A student's guide to sex, dating and relationships
- Alice White
- 9 September 2013
On being a virgin, one-night stands, STI check-ups and long-distance relationships
One-night stands? Long-distance relationships? Walks of shame? Better listen up to veteran dater Alice White’s top tips for navigating the murky waters of uni love
They’re going to be everywhere, all the time. In the bars, in classes, in halls, with your friends, in your extracurricular activities, in your sports teams. They’re everywhere, hundreds of new people everywhere all the time. Like shaggable ants. Everyone looks good because they’re young and exciting. You’re young and exciting. I’m excited for you guys.
Being a Virgin
You might think this a terrible thing but, actually, this is going to be the best time of your life. You’ve made it this far and I wish I still had mine so I could use it as a weapon. You’re going to start growing out of those sexually-charged life-ruining hormones now, so the rush of ‘getting it out the way’ is over just as you’re being presented with a catalogue of interesting new people that you can approach more rationally. Are you going to commit to the moody bass player with the mother issues or the rebellious slam poet? Everyone at high school only got to choose between the person they used to play with as a kid or someone’s sister from the year above.
These happen. Drop a couple of drinks, save the money and get a taxi home the next day: don’t do the walk of shame. This isn’t a student thing, this is a how-to-be-a-respectable-person thing. You’ll probably want to get out of wherever you are in the morning immediately so you’ll have to just leave however you get up. People spot it a mile off. If you have to, keep your eyes to the ground when you walk into halls or, if you’ve got the confidence, do the opposite and high-five everyone you meet shouting ‘YEAH, I DID!’ until you get into bed to weep away your hangover.
Reputations don’t stick as firmly in university as they do in school. Times are changing. For example, women aren’t seen as ‘sluts’ if they blow more than two guys in a lifetime. The problem arises when you meet people who haven’t matured enough to respect other’s privacy. People will still talk about you and what you’ve done, but it doesn’t matter. One precaution you can take is in regards to sending dirty pictures of yourself. You put the effort into making something personal and accidentally send it to someone who turns out to be a moron. The same people who’ll gossip are some of the same people who’ll show their friends any naked photos you’ve sent them. Try out apps like Snapchat because bad things happen to good butts.
Let’s get something out the way: condoms. No one’s going to think that you’re not a grown-up for trying to avoid chlamydia. If they attempt to persuade you otherwise, they’re a piece of shit. I know plenty of people who were having babies at the time their friends were graduating so if that’s not what you want, do what you can to prevent it. Annoying lecture over (joking, it continues all the way through this).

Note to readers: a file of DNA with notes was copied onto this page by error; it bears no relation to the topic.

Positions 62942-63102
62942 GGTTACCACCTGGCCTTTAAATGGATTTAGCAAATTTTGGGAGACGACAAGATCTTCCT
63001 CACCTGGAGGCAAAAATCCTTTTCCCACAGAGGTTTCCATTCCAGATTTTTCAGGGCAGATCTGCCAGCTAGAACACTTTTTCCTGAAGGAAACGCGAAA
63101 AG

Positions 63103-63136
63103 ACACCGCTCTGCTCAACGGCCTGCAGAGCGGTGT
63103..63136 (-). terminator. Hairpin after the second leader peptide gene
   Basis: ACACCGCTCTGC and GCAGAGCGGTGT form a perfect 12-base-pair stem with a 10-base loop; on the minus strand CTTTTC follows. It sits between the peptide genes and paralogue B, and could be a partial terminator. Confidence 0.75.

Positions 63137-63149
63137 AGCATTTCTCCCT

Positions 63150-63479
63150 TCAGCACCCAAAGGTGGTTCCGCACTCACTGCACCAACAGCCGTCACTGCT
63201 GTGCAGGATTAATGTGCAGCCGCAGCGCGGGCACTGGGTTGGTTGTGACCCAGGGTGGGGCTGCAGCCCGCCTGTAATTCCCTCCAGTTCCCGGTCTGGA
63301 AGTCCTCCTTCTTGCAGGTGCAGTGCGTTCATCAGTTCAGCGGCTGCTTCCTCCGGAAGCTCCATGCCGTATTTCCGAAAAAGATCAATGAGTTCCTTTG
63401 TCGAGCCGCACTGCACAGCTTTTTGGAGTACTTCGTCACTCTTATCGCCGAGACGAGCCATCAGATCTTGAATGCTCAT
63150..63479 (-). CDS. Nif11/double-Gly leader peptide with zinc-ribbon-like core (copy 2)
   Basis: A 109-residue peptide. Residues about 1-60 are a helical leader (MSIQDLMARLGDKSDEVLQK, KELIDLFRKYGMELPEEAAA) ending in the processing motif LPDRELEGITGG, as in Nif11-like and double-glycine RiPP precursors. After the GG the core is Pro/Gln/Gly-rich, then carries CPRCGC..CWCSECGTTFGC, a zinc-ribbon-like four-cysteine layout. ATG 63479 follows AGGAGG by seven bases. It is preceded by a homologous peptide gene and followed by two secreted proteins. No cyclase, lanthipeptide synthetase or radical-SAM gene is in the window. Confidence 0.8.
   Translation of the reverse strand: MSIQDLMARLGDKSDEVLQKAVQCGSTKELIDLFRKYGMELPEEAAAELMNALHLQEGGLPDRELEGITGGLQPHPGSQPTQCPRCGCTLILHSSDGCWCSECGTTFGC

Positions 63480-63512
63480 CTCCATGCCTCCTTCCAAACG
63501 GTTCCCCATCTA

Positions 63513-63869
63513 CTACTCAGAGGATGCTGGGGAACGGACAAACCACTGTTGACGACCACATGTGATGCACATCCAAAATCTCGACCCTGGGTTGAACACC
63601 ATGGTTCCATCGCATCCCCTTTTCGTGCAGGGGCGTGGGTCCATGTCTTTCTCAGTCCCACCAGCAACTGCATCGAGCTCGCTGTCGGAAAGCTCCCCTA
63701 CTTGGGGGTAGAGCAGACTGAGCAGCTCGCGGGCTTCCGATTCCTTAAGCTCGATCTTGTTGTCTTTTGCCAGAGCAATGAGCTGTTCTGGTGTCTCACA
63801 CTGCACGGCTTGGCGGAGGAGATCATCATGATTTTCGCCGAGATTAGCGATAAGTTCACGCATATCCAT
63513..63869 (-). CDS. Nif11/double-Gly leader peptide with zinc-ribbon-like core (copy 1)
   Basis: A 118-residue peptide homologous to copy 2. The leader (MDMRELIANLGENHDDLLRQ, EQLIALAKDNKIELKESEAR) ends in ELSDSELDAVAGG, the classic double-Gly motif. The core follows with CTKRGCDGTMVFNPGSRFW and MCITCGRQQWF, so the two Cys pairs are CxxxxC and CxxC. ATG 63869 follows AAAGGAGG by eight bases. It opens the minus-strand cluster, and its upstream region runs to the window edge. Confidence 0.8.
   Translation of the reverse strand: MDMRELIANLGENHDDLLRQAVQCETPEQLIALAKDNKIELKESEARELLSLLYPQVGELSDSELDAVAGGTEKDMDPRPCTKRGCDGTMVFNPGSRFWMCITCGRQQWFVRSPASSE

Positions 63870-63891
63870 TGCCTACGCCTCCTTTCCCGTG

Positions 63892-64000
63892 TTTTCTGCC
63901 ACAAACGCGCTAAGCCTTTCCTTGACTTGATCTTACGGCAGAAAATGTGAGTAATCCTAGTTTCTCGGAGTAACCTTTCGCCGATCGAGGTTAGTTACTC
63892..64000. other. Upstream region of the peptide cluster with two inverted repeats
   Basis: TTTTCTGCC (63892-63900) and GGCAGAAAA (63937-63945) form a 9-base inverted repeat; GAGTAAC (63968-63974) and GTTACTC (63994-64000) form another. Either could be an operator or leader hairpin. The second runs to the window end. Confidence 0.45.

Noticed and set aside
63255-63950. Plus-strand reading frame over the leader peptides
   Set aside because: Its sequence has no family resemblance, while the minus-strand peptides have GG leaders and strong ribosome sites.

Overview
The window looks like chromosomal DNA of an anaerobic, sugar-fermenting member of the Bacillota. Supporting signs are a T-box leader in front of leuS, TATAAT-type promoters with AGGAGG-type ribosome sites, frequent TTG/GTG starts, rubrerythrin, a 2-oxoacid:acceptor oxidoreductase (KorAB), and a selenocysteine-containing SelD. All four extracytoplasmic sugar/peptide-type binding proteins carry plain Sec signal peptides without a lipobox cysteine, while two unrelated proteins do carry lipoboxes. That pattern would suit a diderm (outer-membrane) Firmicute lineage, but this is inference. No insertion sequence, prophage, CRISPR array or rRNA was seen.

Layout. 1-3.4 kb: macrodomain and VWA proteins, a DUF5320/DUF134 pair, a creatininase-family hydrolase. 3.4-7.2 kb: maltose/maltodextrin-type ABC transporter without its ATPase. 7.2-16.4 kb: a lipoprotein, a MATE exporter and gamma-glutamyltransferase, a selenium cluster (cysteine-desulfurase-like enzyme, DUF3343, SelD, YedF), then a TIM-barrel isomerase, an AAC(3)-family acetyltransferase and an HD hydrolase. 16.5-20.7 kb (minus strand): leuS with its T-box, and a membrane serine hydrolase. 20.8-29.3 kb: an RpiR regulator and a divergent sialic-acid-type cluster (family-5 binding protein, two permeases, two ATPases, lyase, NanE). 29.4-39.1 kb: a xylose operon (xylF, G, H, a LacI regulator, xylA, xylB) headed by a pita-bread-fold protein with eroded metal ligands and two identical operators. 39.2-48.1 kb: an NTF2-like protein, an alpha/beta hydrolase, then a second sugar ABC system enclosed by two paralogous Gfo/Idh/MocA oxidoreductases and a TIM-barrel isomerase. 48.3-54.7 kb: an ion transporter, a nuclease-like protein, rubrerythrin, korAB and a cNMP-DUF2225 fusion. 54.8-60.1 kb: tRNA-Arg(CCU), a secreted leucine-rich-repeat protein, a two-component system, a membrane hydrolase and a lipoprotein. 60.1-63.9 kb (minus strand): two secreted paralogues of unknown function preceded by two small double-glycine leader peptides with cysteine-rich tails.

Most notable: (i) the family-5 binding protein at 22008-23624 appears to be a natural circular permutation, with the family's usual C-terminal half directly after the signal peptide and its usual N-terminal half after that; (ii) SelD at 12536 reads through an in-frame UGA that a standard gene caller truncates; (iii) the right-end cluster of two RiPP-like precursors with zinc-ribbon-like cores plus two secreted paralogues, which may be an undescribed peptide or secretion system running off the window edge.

As a responsible, sexually-active human, you need to have them. It’s not you I don’t trust, it’s everyone else, which – to them – also includes you. Actually, no one is to be trusted. Even though you use condoms you should still try and get a check-up at least every six months if you’re changing partners regularly, or before you get involved with someone new. Also, if your partner does catch something, then you’ve got solid proof that it didn’t come from you. It’ll be your ‘winning arguments with lovers’ top trump card. Everyone knows how to use the internet to find information. In case you don’t, Edinburgh and Glasgow’s clinics are relatively close to university campuses and have drop-in clinics in the mornings. Be there sharp and be prepared to see people you know. It’s only uncomfortable if you make it so. You don’t have to talk to anyone and no one wants to talk to you. Just a quick raise-of-the-eyebrows then gaze back down at a Hello! magazine from 2008. Specific appointments get booked up fast, and in Edinburgh, you have to phone Chambers at 2pm on a Wednesday to book a time-slot of your choosing which usually turns into a frenzied, radio-style phone-in. Not the best but it might save you from getting up too early. Getting up early is your worst enemy.
Freshers’ Week Romances
Good luck with that. If you see it for what it is, no one should get especially hurt. You probably aren’t going to find the love of your life while parading around doing pub golf: that’s what makes the stories of those who do so incredible. There are many more opportunities to come.
Hmmm … When my high school boyfriend went to St Andrews, you know how many times I saw him? Twice. If you’re not in love with each other, then why bother? Wait, who am I to stand in the way of faux love? Get yourself a student railcard and make sure you visit each other’s towns equally. Integrate with each other’s friends: but if you can’t, one of you might have changed more than you think. If you trust each other and enjoy the gap between the pair of you in order to get on with your own stuff, then you’re the only one who a long-distance relationship works for.
Not letting love get in the way of your education
All the stuff mentioned before is going to be great, but it’ll never be as rewarding as sticking with your studies. This isn’t some rubbish life lesson, it’s because I’m working on a new list: a list to tell you how to use your graduate status and possibly huge future salary to get more of this stuff, but better.